A kind correspondent (I haven’t sought his permission to quote, so I’ll just call him KC) wrote to ask me my opinion on the ‘RTCM’ – the ‘Retrospective Three Coin Method’ developed by Carol Anthony and Hanna Moog, which is meant as a way to confirm or deny your interpretation by casting three coins to get a definite or tentative yes or no response.
I had to pause and think about my answer, because although I’ve read their description of the method, I’ve never been at all interested in trying it. (KC had tried it and found it inaccurate, even though it seemed to make sense in theory.) Why not?
Also, I’m reminded of a question addressed by all the contributors to Into the Flow of Change (link to follow) – ‘How can I trust the message?’ In other words, how can you know you’re not covering over the truth with what you want to hear (or what you dread hearing) and just making stuff up? We had a mix of responses from our tarot reader, dream interpreter, tracker of synchronicities and Yijing diviner: some challenged the value of ‘objectivity’, some suggested practical tests to apply to your answer. Funnily enough, no-one suggested tossing coins to be sure… which probably doesn’t greatly surprise you… but then again, why not?
In my own experience, there isn’t really a moment in a reading when this kind of practice would fit. Sometimes I understand at once; sometimes I don’t. When I understand, all the ‘verification’ I need arises internally; there’s an inner resonance, a clear assent. And when I don’t… well, I don’t. It’s almost never the case that I have an idea of what it might be saying and need to check. I either know, or I just don’t have much of an idea at all, and need to wait. To ‘turn the symbols in my heart’, as Stephen Karcher would say, and attend to them, and see what arises.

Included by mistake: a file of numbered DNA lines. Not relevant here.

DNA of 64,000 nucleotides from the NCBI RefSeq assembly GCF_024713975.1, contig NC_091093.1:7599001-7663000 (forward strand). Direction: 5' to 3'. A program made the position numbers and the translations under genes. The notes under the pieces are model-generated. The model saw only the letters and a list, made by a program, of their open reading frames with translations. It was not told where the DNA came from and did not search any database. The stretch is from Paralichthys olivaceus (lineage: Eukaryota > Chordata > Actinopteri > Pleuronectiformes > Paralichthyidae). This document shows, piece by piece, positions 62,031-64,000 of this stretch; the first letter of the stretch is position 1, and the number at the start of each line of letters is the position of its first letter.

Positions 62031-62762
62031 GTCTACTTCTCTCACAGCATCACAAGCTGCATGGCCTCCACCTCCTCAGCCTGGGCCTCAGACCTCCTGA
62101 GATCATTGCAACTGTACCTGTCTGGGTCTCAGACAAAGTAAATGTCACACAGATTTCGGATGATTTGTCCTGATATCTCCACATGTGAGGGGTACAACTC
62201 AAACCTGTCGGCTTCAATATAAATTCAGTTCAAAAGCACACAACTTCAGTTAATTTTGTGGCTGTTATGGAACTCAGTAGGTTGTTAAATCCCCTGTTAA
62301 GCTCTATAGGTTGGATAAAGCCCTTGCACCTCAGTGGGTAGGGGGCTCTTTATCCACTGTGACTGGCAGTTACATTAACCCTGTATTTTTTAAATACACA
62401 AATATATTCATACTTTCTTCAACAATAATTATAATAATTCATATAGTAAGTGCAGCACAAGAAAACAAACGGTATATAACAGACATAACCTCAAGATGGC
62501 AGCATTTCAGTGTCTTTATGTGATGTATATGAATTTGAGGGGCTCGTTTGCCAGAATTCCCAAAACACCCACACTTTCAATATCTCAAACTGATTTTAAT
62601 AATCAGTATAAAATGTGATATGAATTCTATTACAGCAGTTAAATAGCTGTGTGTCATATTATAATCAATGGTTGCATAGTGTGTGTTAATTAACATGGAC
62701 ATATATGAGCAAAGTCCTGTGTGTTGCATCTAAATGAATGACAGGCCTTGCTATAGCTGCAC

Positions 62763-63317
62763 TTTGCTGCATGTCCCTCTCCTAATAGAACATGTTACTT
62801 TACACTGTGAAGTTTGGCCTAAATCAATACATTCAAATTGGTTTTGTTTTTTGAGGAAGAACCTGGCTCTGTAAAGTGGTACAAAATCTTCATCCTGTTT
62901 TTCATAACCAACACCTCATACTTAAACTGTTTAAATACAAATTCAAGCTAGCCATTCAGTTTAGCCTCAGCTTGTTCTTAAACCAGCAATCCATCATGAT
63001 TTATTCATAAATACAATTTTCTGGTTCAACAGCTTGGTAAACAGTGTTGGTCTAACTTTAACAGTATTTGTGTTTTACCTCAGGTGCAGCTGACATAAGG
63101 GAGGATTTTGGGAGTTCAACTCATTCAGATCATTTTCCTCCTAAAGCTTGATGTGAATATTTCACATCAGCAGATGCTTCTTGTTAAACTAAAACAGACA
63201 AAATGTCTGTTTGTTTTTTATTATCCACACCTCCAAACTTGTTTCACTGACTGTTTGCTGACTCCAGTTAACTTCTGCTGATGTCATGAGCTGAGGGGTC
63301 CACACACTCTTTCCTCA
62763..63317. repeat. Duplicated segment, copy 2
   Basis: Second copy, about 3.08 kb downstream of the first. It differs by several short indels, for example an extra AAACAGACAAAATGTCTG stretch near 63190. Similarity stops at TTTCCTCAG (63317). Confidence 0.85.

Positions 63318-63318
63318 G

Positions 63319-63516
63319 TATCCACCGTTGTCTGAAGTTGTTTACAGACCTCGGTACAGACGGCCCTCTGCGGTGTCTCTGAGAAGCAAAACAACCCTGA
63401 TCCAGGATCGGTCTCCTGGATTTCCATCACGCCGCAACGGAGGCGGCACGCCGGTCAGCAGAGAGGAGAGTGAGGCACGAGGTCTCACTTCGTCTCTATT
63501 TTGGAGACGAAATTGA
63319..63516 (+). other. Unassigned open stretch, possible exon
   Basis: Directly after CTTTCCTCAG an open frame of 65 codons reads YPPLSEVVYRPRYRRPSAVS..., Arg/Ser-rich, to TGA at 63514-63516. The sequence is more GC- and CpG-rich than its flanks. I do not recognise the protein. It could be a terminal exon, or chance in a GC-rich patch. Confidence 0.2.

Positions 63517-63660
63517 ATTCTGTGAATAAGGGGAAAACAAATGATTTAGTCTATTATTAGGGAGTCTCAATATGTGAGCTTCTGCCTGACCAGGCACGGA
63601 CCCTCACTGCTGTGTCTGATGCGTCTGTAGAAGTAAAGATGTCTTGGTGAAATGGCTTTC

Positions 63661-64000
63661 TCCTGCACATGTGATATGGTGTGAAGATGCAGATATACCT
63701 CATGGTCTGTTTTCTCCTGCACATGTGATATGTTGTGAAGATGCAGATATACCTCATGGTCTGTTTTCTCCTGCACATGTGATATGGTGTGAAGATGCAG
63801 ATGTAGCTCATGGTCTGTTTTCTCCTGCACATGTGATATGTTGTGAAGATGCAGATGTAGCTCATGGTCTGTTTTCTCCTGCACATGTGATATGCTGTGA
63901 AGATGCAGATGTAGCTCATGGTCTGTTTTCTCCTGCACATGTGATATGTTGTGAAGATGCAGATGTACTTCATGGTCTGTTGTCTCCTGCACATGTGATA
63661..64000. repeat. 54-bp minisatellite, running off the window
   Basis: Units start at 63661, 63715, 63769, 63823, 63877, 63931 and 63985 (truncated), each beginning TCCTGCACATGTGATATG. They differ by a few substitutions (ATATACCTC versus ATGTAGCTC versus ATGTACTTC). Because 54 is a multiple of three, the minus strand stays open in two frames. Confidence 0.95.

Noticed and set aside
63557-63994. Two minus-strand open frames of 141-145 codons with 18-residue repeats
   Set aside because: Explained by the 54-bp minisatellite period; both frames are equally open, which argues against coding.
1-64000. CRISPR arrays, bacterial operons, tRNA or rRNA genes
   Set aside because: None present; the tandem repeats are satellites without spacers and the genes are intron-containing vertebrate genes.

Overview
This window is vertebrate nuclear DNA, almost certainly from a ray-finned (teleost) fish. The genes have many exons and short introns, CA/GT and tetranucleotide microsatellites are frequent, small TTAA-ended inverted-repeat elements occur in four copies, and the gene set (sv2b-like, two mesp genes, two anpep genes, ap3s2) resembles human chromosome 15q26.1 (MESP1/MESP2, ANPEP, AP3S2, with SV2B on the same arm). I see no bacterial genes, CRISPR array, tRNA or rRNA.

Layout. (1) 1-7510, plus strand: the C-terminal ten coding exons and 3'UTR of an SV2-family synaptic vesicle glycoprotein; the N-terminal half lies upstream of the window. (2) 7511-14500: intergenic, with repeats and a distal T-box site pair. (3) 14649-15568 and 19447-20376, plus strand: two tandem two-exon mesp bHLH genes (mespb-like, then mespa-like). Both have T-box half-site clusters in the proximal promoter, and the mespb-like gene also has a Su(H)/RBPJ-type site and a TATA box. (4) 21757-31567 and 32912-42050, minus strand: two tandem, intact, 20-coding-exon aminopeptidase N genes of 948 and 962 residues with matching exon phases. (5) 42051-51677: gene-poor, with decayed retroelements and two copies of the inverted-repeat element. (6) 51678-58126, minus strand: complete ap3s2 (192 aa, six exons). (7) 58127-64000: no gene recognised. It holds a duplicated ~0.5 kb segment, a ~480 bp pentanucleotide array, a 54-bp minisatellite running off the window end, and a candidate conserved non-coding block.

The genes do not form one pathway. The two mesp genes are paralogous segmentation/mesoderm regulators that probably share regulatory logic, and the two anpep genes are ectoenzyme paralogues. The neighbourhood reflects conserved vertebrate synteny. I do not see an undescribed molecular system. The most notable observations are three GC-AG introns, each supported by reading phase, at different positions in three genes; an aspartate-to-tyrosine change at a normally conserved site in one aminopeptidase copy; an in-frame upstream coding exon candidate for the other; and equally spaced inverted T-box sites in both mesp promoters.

I said ‘almost never’: the few exceptions tend to come when I’m reading for someone else. The most important thing here is for the querent to experience that inner resonance – but the more I can understand, the better.
If I need more insight for a client, and if waiting and pondering isn’t enough, I’ll cast a supplementary reading. For example, if the first reading seems to be advising a particular course of action, I might ask, ‘What difference would it make if she did that?’ As I’m looking for a more complete understanding of a complex situation, to be able to reflect the whole picture back to the querent, I need to work with whole readings; there’s still not much call for yes/no.
And also… I wonder if this way of seeking confirmation might not be counterproductive for the kind of reading I do?
KC wants to get accurate answers to factual questions, so he needs yes/no answers. Either x is true or it isn’t – the objective answer is ‘out there’. (I’ve sent KC some links to more information on traditional methods of prediction.) But I don’t often use readings that way – and locating the authority ‘out there’ when your readings are mostly about yourself and how you move in the world feels discordant.
It seems to me that if you’re hurrying to get external validation for your insight, you might miss out altogether on the inner experience of a reading. You might never learn what it feels like – the way a reading gradually settles in and shapes your thinking, or how an image can connect and resonate until your understanding chimes like a bell…
If you enjoy this kind of reflection, you’ll appreciate this exploration of ‘yes/no’ answers and the RTCM from the I Ching Community last year.